As the rain continues to fall, so does the likelihood of my getting any more canoe camping trips this season. Edgar was promised one more solo trip, but the weather has not been cooperating!
After 6 month of paddling in drought conditions, we entered October not really knowing what to expect in terms of foliage, but looking forward to ending this very challenging paddling year on an “up” note. In early October we found some pretty spectacular foliage, but then suddenly, stick season was upon us…in our northern paddling areas, the leaves dropped quickly, leaving muted tones of yellow and rust.
Daily paddling has become problematic, since we have entered a period of rainy weather,with wind and often cold temperatures. We’ve even had some thunderstorms, unusual for us this late in the season.
We have been lucky enough to have some nice late-season paddling, though, especially if we head out early in the morning.
After morning paddling,we like to get the dogs out for a hike…usually on local trails, scoping out some of our favorite snowshoeing trails in anticipation of the upcoming winter! We will once again be serving as Tubbs Snowshoe Ambassadors…all the indications are that this will be a crazy busy winter for back country winter activities, given the new restrictions at ski areas.
We did manage to get out for our annual Closing Weekend canoe camping trip, at Green River Reservoir State Park. Closing weekend used to be a quiet one at the park…leaves are usually past peak, and the weather is iffy, so the park is not booked to its usual capacity. However, this year the park has seen incredible usage, breaking all records…so I feared it might be too busy for the pure enjoyment of October solitude. However, apparently the cool fall forecast kept a lot of campers away.
We did actually delay our departure for one day, since the forecast for our planned fist night was for high winds, thunderstorms, heavy rain,and hail.
Instead, we headed out early Sunday morning, in brisk and sunny conditions. Edgar and my husband paddled out with us, to join us for breakfast while we set up camp.
After Edgar and his Dad left, Griff and I went for a nice paddle, had a hot lunch at the campsite, and then enjoyed a drop in the wind so we could paddle up the far end of the lake.
Late season paddle camping is marked by darkness arriving quite early, especially when the sun sets behind the woods of your campsite. A nice fire kept us warm, dinner was hot and filling, and our tent provided a cozy escape from the dropping temperatures.
And,we have news…a new arrival to our fleet!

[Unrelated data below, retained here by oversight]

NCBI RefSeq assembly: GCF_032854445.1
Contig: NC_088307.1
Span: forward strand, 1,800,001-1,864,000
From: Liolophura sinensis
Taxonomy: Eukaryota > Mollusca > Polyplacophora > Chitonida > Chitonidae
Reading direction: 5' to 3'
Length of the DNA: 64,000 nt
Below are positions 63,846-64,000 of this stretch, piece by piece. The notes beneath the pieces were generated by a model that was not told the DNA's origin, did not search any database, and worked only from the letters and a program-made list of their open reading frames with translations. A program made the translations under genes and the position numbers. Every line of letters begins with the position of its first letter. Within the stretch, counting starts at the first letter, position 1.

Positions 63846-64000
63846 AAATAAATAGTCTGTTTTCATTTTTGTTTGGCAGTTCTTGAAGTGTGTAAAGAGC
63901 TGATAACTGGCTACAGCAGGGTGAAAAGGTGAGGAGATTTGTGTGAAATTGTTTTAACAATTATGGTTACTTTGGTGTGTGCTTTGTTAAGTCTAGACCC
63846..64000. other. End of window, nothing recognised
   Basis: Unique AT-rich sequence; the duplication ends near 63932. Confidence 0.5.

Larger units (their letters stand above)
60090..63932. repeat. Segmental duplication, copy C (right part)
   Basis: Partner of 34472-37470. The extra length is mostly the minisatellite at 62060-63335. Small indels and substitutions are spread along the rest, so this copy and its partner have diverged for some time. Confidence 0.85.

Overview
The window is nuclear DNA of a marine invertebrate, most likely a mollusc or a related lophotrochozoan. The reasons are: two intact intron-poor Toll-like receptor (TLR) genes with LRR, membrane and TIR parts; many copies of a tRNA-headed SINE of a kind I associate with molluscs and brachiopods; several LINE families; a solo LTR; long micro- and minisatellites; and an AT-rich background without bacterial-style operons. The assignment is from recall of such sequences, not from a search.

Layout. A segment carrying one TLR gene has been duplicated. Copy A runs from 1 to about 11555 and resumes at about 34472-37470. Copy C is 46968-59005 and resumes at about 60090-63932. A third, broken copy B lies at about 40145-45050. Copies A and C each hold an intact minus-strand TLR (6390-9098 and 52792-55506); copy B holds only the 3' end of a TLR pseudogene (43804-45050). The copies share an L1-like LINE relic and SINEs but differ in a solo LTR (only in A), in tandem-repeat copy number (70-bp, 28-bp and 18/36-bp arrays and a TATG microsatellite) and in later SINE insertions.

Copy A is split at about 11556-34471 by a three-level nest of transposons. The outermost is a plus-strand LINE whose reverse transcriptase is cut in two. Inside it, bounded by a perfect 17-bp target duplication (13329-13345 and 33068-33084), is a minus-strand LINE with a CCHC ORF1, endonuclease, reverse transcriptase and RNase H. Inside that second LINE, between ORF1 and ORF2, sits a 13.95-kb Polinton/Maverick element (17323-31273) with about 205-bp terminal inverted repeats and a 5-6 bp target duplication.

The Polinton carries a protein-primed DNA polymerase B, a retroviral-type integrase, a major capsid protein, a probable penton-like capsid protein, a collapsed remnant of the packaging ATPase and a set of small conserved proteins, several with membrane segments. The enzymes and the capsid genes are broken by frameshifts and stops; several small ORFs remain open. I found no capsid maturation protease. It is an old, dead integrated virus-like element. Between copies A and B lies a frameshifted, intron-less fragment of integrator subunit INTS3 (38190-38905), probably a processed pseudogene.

Duncan was able to find a beautiful used 2020 Souris River Tranquility solo Kevlar canoe, priced at a very reasonable cost, from a northern NY outfitter. Lucky for us,the outfitter is located in a “green Covid zone” county, so we were able to take a day trip over to pick it up.
Of course, we had to take it out for a maiden voyage…it performed beautifully, and I may just consider it for my next canoe. We will have the forward thwart moved forward next spring, to permit more room for Edgar, and for Griff when I decide to use this canoe. But it has been fun to try out a Kevlar canoe..so light, and a delight to paddle!
So now we are dodging a spell of crappy weather…wind, rain, and unsettled temperatures. I hope to break my record of 166 days paddled in a year, and it is looking quite possible. It may mean paddling in some rainy conditions, on grey days, but I hope the sun makes a few more appearances!
And so October wanes…with a forecast for more rain next week, and then dropping temperatures, it seems unlikely Edgar will get his final camping trip. We’ll have to stick to day paddle trips, as we transition into November, and the soon-to-arrive winter season.
Out paddling today in central VT, t-ahirt and bare feet (and PFD, although I soon unzipped as it was too hot!), and the only reason I didn’t go out in similar weather yesterday was the long list of errands. Not tomorrow, either. And then we’ll see what the weather brings. I’m surprised you still have loons – I’ve not seen one for a couple of weeks now. Eagle, yes – cormorant, yes, even a great blue heron. But no loons. Sigh.
I’ve been known to paddle until there’s ice along the edges of the water, usually until about Thanksgiving, but every year is different. Congrats on new member of the fleet!
Be careful! Water temperature on Waterbury Rez is 46 degrees, and 49 at GRRSP…survival time is brief w/o thermal protection…remember, dress for water temperature, not air temp! Would hate to lose you!
Wonderful pictures of your late season paddles! What were those people thinking? I see it all the time in MN too.